Withdrawing your equity…while staying put

For various reasons business owners who own their own building find that it makes sense to pull the equity from their building. Reinvest in the business, estate purposes, family matters, etc. There are two ways to do so; let’s compare them.

Refinance:

You don’t actually get all of your equity; only the difference between what you owe and the loan to value (LTV) ratio the lender is willing to loan. In other words, let’s say your building is worth $100,000, you owe $50,000, and your lender loans 75% LTV. That means you get a $75,000 mortgage, pay off the $50,000 and draw out $25,000, minus the cost of the appraisal, environmental assessment, survey, loan fee and perhaps “points;” which are effectively a buy-down cost for getting a lower loan rate. Let’s say those costs are 5% of the loan amount; that’s $3,750. So you end up with $21,250.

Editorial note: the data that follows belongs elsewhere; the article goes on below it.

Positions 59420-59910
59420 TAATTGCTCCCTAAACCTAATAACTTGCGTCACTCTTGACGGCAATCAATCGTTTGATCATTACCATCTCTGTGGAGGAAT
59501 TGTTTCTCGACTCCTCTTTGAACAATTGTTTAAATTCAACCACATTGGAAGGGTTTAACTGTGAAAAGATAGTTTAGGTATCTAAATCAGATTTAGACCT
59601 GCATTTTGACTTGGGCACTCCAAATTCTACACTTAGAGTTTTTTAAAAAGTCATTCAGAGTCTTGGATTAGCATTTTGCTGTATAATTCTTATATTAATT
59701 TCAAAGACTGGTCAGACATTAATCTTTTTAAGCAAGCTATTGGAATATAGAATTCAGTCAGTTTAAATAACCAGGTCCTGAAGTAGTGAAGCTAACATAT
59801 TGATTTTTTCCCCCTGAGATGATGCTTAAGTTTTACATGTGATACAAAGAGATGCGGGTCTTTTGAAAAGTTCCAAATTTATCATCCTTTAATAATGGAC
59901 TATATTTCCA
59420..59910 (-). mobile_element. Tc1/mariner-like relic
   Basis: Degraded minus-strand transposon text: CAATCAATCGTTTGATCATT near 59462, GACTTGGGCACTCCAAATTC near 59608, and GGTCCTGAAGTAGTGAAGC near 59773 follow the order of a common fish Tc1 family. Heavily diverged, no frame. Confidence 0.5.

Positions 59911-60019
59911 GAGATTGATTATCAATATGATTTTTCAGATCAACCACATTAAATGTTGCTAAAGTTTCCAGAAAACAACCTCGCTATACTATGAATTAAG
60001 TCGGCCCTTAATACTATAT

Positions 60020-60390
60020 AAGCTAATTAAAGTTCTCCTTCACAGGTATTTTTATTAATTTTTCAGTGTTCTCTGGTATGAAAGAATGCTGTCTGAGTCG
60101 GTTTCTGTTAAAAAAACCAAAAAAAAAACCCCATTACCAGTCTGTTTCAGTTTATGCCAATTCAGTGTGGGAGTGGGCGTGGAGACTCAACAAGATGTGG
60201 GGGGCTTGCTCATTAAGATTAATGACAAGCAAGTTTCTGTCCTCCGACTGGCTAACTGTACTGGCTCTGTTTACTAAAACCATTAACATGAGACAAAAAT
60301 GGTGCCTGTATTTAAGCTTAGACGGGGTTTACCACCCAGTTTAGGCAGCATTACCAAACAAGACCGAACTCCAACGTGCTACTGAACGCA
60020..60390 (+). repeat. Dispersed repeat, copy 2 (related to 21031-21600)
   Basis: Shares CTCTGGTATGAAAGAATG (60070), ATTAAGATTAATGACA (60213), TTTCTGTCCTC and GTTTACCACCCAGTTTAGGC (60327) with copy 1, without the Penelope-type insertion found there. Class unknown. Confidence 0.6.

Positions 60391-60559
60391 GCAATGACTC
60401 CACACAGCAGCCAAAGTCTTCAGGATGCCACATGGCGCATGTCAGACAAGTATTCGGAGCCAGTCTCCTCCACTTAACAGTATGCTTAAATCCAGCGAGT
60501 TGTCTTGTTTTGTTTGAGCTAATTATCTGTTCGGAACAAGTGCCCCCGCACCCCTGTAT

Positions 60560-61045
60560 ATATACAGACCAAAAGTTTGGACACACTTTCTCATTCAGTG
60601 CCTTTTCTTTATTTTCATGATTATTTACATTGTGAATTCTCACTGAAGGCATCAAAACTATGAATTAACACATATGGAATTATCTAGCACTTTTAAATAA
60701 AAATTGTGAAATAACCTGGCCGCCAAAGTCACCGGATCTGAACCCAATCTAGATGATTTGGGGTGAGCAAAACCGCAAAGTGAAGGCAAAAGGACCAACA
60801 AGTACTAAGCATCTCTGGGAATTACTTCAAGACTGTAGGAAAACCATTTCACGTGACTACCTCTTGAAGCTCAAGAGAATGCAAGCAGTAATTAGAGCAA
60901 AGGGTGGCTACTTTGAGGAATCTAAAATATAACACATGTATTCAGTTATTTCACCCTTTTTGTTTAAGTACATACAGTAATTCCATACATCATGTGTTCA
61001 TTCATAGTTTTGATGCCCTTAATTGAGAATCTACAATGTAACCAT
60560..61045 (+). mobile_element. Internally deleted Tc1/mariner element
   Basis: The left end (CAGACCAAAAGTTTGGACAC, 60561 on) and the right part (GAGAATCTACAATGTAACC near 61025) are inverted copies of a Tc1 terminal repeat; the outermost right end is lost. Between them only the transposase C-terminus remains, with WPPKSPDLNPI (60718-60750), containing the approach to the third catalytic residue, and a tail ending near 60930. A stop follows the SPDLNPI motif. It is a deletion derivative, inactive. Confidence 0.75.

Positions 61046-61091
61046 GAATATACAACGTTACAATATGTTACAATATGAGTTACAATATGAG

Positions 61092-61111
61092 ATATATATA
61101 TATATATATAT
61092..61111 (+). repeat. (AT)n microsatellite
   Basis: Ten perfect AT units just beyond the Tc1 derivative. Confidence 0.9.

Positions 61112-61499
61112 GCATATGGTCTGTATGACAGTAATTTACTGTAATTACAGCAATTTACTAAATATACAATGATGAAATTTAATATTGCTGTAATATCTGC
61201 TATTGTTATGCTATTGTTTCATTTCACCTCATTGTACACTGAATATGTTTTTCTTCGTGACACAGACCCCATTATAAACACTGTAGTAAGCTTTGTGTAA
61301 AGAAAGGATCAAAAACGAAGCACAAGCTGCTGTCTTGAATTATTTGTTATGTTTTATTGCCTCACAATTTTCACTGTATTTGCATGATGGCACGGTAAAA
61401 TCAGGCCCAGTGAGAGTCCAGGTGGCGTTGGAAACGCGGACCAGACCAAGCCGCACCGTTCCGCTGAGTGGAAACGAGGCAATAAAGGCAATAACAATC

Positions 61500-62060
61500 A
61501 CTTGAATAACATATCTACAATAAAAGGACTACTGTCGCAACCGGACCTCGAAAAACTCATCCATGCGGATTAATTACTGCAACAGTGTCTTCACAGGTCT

Sale/Leaseback:

Using the same scenario as above you list and sell your building for $100,000. In this case you pay off your mortgage and draw out $50,000 minus your sales costs. Commission, title insurance, transfer tax, and other costs equal about 8% of the sales price; that’s $8,000. So, you pay off the mortgage and deduct your sales costs and end up with $42,000 in your bank account.

The costs above are probably high in today’s market, but I like higher costs better for use in an example – “worst case scenario.” There were times in my career, though, where those costs would have been low.

Of the two options above the best choice for one person may not be the best choice for another, so be certain to get some good accounting and legal advice before making the decision. A good commercial real estate broker should also be consulted.

Now, how might you improve the value of the building, defer capital gains tax, and how much will you pay in a lease? That’s a subject for next week. In the meantime, take a hard look at Washington and what will happen to the Capital Gains Tax. That should weigh heavily into your decision and timing.

To see the commercial and investment land listings that came into my desktop this week, go here:

December 15 2009

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